Meanwhile, another party approaches from the northeast. Coming from the city-state of Callabra, each for their own reasons, Rhohanna the bard, Kamile the rogue, and Mharsh the cleric of the storm travel through the area in the direction of Stormgarde.
Both small groups are drawn by the nearby sounds of distress to find a sizable group of kobolds attacking a local wagon. The driver, a farmer of the area by the name of Roderich, is slumped over at his seat, clearly injured by the initial attack, while his daughter, Sarah, struggles to avoid being taken captive by the kobolds. Their lone defender, the Sorbo-esque Philip, son of Philip, fights valiantly with an enormous battle axe, but numbers are clearly not on his side.
Some seeking reward, others looking perhaps for answers or merely to help, our heroes join the fray. Kamile and Rhohanna move to deal with one group of the creatures, while their half-orc compatriot attacks those still harrying the wagon. A bolt of holy fire from the priest, along with a well-placed arrow from the ranger, Asa, handle those making away with Sarah. Vines sprout from the ground to hold fast the main bulk of attackers, while the armored priestess Brie holds the line with her hammer and healing.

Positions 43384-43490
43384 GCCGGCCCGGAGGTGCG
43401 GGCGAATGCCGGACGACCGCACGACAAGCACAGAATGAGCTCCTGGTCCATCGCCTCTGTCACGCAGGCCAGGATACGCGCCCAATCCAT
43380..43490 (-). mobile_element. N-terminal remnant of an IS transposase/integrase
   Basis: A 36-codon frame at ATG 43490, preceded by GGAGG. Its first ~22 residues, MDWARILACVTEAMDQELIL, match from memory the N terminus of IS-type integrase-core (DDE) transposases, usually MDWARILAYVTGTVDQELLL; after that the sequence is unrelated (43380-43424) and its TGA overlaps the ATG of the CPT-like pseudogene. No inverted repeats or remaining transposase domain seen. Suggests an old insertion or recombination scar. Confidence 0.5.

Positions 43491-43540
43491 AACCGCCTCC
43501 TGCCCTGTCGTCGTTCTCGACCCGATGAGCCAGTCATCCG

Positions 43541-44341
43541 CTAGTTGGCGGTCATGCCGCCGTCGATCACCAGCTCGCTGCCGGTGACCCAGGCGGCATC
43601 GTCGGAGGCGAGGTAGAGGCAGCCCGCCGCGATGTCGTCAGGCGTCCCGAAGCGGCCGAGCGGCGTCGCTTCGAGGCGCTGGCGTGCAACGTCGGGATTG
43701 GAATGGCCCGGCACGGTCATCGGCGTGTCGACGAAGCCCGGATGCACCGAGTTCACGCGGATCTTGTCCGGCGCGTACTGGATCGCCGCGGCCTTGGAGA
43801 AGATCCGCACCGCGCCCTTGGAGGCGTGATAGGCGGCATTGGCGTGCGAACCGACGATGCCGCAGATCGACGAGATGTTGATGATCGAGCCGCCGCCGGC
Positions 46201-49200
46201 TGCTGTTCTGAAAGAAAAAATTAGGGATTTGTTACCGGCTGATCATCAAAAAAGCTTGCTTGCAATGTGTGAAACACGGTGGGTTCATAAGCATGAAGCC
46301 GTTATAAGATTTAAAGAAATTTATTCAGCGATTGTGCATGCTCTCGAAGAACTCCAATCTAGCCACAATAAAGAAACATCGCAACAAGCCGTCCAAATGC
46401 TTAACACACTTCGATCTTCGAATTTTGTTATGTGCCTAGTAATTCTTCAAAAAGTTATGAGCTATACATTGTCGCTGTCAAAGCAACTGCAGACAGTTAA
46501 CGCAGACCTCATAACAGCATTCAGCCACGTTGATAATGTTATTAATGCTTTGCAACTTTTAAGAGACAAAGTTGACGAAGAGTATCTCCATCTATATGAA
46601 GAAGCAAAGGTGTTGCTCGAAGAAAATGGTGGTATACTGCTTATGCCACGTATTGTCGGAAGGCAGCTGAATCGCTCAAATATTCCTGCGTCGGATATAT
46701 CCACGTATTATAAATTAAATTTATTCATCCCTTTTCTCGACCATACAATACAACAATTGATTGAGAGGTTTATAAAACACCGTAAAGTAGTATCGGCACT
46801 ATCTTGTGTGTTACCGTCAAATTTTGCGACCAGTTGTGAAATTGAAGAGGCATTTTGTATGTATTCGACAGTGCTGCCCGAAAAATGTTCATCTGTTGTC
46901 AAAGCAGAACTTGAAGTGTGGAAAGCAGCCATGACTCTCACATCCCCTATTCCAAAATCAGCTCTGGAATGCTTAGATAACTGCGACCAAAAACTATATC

Asa is caught up in a net, Kamile and Rhohanna are almost killed, and Mharsh vaporizes a rooted cluster of the kobolds as Ghrome the gnome makes his entrance with flair. Tumbling underneath the wagon to land a surprise strike to the last of the assailants, the warrior ends the fight.
With Philip’s thanks, and the promise of medical attention and food (and perhaps some mention of reward…?) our brave seven make their way along the road to the nearby hamlet of Northbarley. There, they meet Callum, the dwarven priest who watches over the village along with his adoptive grandchildren.